A herd of goats is driven through Ifo Refugee Camp at dawn on 8 Aug 2011; many families said they fled to Dadaab, Kenya, after all of their livestock died because of the drought in Somalia; the dirt road from Garissa to Dadaab was littered with cow and goat skeletons (photo in Flickr by Internews Network).
Exceptional harvest and food deliveries have improved conditions in famine-struck Somalia, but millions of people are still at risk.
‘The famine is over in Somalia thanks to good rains, a bumper harvest and donor aid, but the next 90 days will be critical to ensure the country does not slip back into extreme hunger, United Nations officials have said.
‘”There is still a crisis in Somalia that affects 2.34 million people with high risks of malnutrition and insecurity,” the new director-general of the Food and Agricultural Organisation (FAO), José Graziano da Silva, said, announcing the end to a famine declared last July. . . .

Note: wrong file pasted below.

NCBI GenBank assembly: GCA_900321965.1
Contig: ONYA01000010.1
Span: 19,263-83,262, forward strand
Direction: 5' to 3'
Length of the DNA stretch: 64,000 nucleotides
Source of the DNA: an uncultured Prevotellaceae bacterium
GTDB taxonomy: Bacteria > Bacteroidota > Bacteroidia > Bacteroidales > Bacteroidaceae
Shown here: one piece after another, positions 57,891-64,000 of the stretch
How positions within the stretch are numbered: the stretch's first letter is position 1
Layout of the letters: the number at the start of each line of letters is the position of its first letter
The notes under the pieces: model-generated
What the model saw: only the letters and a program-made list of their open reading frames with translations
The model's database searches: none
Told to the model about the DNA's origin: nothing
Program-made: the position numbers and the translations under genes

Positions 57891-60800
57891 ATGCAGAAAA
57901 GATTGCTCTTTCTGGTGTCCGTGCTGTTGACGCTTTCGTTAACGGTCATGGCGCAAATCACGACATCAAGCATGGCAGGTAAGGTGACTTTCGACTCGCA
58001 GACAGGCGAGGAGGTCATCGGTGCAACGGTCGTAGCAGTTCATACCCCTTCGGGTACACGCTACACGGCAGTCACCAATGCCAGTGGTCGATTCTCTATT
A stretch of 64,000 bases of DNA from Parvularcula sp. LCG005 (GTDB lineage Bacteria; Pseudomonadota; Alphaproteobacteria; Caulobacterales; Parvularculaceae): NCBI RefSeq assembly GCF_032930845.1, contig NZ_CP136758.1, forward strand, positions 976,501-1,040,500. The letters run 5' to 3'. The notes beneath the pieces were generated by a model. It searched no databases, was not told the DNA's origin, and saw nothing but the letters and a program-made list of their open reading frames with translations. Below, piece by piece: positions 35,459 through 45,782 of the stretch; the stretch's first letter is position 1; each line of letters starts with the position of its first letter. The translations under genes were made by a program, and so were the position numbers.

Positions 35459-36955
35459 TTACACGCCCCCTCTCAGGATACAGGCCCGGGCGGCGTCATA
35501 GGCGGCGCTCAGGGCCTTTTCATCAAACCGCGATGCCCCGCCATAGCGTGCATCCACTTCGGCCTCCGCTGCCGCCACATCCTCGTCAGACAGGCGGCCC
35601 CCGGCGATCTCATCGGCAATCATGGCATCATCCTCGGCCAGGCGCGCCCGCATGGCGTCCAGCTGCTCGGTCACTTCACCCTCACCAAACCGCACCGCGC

‘The announcement came on the release of a new report by the FAO-managed Food Security and Nutrition Analysis Unit and USAID’s Famine Early Warning Systems Network, which said the number of people in need of emergency humanitarian assistance had dropped from 4 million to 2.34m, or 31% of the population. . . .
‘The new report also warned that an estimated 325,000 acutely malnourished children are still at risk, with 70% of these in southern areas. . . .
“We have three months, let’s say, to work to avoid another possible famine from a drought. We cannot avoid the drought … but we can avoid famine from drought,” Graziano da Silva said, stressing the need for longterm measures to strengthen agricultural capacity. . . .
‘Oxfam country director Senait Gebregziabher said the world should not turn its back on Somalia despite the improvement. . . .’
Read the whole article in the Guardian: Famine in Somalia is over, says UN, 3 Feb 2012.